Wow, even earlier than I predicted :) Yesterday the National Park Service (NPS) declared the ice safe enough to access the ice caves.
I took this screenshot (to the right) from the Bayfield Chamber of Commerce's website. Calling the NPS's phone recording will produce the latest message on the ice conditions. 715.779.3398 ext 3.
Pleasant weather on a weekend will bring a plethora of people (and dogs), I've seen a couple hundred people on the ice at one time. It really is a more enjoyable adventure if the caves are visited without a ton of people around.
And as always, I would stress being careful and prepared. A north or northwest wind hits the cliffs at full blast, having only a frozen lake to travel across for many miles. Wind chills can sometimes be dangerous!! Be sure to know the weather forecast in advance, and there is good coverage of NOAA Weather Radio transmitters in the entire region.
Cell phones do not function well at the base of the cliffs, not because of providers, but because the rock walls block most signals from Wisconsin. Only cell towers from Minnesota have a clear line, but are 25-30 miles away and produce a very weak signal.
And finally, the parking situation can be overwhelming during nice weekends. There is a parking lot next to the beach, but oftentimes parking extends up to a mile down the road. The NPS has workers keeping the traffic moving, but be prepared to add more walking time if there might be a lot of people visiting.
Today the North American Ice Service updated its map of ice cover on the Great Lakes (link). This image (to the right) is of Lake Superior from data during the last three days.
The grey color indicates 'fast ice', solid and thick. Orange and red indicate medium thickness lake ice. Yellow is thinner ice that is new.
Blue denotes water with some ice mixed in, but not enough ice to cover the water. White is open water.
It looks like western Lake Superior is completely frozen over, while the eastern third still has more freezing to do. With plenty of winter temperatures ahead of us yet, there are still two more months to go. Normally, the ice reaches a maximum extent by mid-March.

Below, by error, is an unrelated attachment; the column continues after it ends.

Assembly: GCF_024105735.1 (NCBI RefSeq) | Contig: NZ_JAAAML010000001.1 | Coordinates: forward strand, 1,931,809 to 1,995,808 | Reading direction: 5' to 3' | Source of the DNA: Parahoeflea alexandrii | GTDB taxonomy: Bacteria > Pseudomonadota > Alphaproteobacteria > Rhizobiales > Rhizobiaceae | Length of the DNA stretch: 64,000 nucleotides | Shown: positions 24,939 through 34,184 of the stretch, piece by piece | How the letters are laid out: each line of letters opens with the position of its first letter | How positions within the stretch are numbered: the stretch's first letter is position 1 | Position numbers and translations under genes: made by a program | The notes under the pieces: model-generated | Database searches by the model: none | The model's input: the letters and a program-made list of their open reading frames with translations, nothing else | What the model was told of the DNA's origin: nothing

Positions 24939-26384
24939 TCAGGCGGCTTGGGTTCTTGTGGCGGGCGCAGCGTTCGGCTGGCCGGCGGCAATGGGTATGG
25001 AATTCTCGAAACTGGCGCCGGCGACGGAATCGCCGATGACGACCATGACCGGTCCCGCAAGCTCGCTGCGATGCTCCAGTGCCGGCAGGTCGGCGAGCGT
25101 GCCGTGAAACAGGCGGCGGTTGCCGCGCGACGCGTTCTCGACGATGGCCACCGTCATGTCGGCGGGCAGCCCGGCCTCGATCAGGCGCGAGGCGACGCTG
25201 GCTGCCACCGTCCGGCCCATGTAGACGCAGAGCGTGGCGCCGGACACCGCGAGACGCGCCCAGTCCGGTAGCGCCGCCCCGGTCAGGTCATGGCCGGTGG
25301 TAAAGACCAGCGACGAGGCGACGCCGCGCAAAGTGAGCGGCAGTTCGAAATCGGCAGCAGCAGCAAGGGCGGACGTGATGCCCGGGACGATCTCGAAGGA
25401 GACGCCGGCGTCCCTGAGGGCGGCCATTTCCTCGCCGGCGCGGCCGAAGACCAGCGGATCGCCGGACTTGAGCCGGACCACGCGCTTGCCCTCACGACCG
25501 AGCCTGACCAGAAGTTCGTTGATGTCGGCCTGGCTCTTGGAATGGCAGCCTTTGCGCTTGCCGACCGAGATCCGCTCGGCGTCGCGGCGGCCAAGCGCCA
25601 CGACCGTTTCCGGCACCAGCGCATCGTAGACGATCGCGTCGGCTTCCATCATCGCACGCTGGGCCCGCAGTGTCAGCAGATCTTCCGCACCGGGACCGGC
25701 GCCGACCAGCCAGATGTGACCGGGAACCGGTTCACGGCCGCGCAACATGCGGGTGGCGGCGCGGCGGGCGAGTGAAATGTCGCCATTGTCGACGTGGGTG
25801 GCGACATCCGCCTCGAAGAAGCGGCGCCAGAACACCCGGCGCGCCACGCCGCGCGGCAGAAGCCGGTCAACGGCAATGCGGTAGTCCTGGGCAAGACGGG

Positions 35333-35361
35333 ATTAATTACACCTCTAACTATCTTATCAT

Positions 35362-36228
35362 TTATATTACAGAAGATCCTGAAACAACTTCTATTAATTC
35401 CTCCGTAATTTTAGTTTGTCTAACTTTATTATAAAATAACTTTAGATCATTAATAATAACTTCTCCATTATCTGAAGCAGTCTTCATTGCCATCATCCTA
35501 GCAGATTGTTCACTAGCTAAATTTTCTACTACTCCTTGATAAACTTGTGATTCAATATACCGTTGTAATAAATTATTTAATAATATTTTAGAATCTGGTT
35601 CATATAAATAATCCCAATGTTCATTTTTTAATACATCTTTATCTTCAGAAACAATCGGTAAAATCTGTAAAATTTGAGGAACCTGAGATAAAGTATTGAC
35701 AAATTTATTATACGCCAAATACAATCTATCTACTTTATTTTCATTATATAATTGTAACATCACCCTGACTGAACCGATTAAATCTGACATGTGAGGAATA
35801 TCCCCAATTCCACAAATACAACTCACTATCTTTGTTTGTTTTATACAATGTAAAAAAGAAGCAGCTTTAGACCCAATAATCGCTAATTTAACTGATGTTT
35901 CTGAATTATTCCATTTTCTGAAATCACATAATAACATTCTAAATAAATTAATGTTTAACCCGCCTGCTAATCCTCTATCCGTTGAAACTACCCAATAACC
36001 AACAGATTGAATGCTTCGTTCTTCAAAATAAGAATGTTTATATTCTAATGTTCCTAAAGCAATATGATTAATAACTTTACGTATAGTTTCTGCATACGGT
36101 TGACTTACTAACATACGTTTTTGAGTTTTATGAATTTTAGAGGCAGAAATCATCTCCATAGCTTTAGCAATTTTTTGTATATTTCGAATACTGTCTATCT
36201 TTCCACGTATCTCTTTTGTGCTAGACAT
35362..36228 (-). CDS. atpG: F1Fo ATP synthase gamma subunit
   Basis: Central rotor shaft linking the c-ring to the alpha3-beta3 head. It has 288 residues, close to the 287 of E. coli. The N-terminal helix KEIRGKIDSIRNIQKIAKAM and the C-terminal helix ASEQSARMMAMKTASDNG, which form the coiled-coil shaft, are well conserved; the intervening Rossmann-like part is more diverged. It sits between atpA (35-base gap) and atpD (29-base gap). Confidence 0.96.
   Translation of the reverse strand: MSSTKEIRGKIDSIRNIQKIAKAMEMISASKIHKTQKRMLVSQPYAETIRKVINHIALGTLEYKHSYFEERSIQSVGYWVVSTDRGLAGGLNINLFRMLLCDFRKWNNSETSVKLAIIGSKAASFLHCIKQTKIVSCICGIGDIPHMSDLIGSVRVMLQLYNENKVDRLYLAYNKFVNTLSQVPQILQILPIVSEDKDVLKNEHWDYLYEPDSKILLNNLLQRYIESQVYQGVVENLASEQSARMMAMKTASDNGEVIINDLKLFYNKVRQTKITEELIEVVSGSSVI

This graph (to the left) shows average ice coverage of Lake Superior (green line) versus measured ice covereage (blue bars).
For the most recent week, Superior has quite a bit more ice than average. Also of note on this graph is the peak around March 12th. I'm hoping that this year will be a complete freeze. Of course, I'll be following the ice and post more on this later.
Tied into this story was the fact that ferry service between Madeline Island and the mainland at Bayfield was suspended a month earlier than the past several years. I posted the article in my blog from 2 January 2008 (here).
John Beargrease race results.
The Beargrease Sled Dog Race this year was just as brutal as last year, but in a different way. 2008 saw freezing rain, blizzard conditions, and terrible windchills. 2009 was calmer but bitterly cold with windchills to match. Each morning temperatures were reported as low as -30 with lower windchill values. Because of this, many teams were forced to drop out.
This year's winner was the same as last - Jason Barron from Lincoln, MT. He departed the finish line at 15:59:09 on Sunday and crossed the finish line at 14:37:08 on Wednesday. He spent 42 hours 36 minutes on the trail and 29 hours and 7 minutes resting at checkpoints.
Jason raced 66 hours 47 minutes last year, but spent 71 hours 43 minutes racing this year. An indication that the cold weather slowed down the dogs and the mushers.